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COVID-19 and hemorrhagic stroke are a deadly combination, increasing the risk of death up to 2.4 times among patients who have this pairing compared to those who only had hemorrhagic strokes, according to a nationwide study led by University of Utah Health scientists. Patients who survived had longer hospital stays, where to buy cheap prevacid nz without prescription more medical complications, and less favorable outcomes than those who did not have both conditions.
Racial and ethnic minorities and those who were obese or had diabetes were among the most vulnerable.
“This is one of the first studies to document that, in patients with hemorrhagic stroke who have comorbid COVID-19, there is a significantly elevated risk of in-hospital death,” says Adam de Havenon, M.D., senior author of the study and an assistant professor of neurology at U of U Health. “This finding warrants additional study and potentially more aggressive treatment of either condition.”
The study appears in PLOS ONE.
Recent studies suggest that COVID-19 increases the risk of ischemic strokes, the most common type of stroke, which are caused by blockages in an artery that supplies blood to the brain. However, little is known about the association between COVID-19 and hemorrhagic strokes.
Hemorrhagic strokes are caused by a weakened vessel that ruptures and bleeds into the surrounding brain. There are two types of hemorrhagic strokes: Intracerebral hemorrhage (ICH) is caused by bleeding within the brain tissue itself, while a subarachnoid hemorrhage (SAH) is caused by bleeding from a damaged artery at the surface of the brain.
Accessing a commonly used health care database, de Havenon and colleagues analyzed medical records from 568 hospitals nationwide. They compared hospital admissions for 23,378 patients with hemorrhagic stroke without COVID-19 in 2019 to 771 patients admitted in 2020 with COVID-19 who also had hemorrhagic strokes before or after hospital admission.
The 559 patients with comorbid COVID-19 and ICH had a higher in-hospital death rate (46% vs. 18%), along with longer hospital stays (21 days vs. 10 days) and longer intensive care unit (ICU) stays (16 days vs. 6 days). Only about one in four of these patients had a favorable discharge outcome, meaning they either went home or to a rehabilitation center. In contrast, about half of the 2019 ICH patients had favorable outcomes.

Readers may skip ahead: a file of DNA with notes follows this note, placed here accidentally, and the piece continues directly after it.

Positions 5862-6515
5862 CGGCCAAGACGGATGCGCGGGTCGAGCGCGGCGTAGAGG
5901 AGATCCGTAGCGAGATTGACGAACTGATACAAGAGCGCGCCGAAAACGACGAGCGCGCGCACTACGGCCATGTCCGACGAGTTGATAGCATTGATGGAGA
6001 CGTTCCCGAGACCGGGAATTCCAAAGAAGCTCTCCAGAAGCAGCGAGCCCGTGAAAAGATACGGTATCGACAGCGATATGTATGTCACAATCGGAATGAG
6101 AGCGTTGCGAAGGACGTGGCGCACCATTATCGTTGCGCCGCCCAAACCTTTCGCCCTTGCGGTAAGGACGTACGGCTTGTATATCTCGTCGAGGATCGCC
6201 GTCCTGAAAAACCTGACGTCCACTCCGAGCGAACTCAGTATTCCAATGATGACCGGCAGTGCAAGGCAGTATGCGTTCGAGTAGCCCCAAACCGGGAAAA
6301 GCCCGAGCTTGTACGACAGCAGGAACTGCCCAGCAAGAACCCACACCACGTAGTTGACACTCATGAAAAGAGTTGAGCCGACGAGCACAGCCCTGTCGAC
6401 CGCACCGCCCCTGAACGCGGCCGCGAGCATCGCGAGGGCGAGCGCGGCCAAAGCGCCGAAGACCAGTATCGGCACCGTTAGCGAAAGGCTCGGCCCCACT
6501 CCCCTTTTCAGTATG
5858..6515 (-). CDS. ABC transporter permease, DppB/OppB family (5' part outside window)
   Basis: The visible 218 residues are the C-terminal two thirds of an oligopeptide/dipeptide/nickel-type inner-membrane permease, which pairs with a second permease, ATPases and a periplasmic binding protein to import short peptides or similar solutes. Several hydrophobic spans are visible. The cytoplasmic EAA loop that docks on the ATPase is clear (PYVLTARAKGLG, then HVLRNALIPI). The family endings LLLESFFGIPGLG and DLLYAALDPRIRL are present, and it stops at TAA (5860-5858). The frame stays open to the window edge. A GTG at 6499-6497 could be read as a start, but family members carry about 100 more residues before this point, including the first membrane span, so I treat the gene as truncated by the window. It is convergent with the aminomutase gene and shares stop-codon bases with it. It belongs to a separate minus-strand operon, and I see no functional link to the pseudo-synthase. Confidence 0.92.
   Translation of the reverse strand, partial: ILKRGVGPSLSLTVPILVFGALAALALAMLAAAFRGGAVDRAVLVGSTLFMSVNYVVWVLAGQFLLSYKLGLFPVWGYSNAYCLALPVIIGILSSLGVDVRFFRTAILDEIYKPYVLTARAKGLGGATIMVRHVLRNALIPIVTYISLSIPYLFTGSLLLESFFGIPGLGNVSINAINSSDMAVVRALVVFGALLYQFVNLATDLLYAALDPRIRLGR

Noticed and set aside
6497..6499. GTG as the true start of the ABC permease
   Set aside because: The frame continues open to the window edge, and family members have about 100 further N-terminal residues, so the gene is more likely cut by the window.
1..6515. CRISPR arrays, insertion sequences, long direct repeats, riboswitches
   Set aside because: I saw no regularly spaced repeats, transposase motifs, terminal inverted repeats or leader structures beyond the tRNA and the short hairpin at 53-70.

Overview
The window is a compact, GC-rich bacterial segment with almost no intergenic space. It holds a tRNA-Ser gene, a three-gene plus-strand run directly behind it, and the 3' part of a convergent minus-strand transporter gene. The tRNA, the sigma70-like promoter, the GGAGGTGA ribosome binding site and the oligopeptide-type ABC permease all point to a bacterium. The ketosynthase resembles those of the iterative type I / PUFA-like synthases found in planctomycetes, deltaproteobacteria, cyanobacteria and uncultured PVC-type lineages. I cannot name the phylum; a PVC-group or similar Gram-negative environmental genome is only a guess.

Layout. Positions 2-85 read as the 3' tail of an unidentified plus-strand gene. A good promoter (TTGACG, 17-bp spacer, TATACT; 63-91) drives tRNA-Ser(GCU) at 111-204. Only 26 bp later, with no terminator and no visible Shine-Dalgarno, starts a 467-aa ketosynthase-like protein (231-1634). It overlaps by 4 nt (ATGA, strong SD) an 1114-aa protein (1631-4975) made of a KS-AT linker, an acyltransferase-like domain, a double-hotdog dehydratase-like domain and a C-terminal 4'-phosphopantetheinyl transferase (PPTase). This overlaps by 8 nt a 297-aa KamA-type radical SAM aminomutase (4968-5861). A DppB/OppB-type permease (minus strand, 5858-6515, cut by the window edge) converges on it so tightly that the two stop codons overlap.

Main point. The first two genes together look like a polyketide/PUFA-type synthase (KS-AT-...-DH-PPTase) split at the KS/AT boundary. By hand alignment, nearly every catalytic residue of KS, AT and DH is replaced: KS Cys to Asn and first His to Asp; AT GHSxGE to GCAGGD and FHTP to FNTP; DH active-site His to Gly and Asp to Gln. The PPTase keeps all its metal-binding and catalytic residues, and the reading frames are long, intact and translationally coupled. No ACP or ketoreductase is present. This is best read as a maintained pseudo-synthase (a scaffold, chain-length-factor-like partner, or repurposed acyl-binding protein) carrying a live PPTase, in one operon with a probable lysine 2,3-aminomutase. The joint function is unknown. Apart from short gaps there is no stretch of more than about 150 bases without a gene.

The researchers found a similar pattern among 212 patients with COVID-19/SAH: a higher percentage of in-hospital death (43% vs.15% among controls), longer hospital stays (27 days vs. 13 days), and longer ICU stays (22 days vs. 9 days). Only 31% of these patients had a favorable discharge outcome, compared to 65% among the 2019 control group.
During their hospital stays, both ICH and SAH patients with COVID-19 were more likely to be intubated and have acute coronary syndrome, acute kidney failure, or pulmonary embolisms than those who had hemorrhagic stroke only.
Nearly half of patients admitted with COVID-19 did not have ICH or SAH strokes until after they were admitted to hospital. The reason is unclear, but patients admitted with COVID-19 were more likely to receive anticoagulation drugs, which could increase the risk of hemorrhagic stroke, according to de Havenon. The researchers plan to investigate this phenomenon in future studies.
While Whites accounted for more than half of the hemorrhagic strokes in the 2019 control group, Blacks, Hispanics, Asians, and other ethnic groups accounted for the majority of strokes among those who also had COVID-19. The researchers plan to follow up on these findings as well.
Among the study’s limitations was differences in hospital billing codes for ICH and SAH, which can make it hard to differentiate between them. The study also didn’t include information on anticoagulation drug dosage, which could account for some of the strokes.
For doctors, this study provides an opportunity to tailor treatments for patients with hemorrhagic strokes who have COVID-19 as a comorbid disease, says Ramesh Grandhi, M.D., a neurosurgeon at U of U Health.
“Sometimes, as doctors, we see things on a day-to-day, patient-to patient level that doesn’t help us very much,” Grandhi says. “But seeing a larger data set across a vast hospital network really allows us to see that these aren’t just isolated incidences. These are institutional trends throughout the country that could help us guide treatment and develop new interventions that lead to better outcomes for these patients.”
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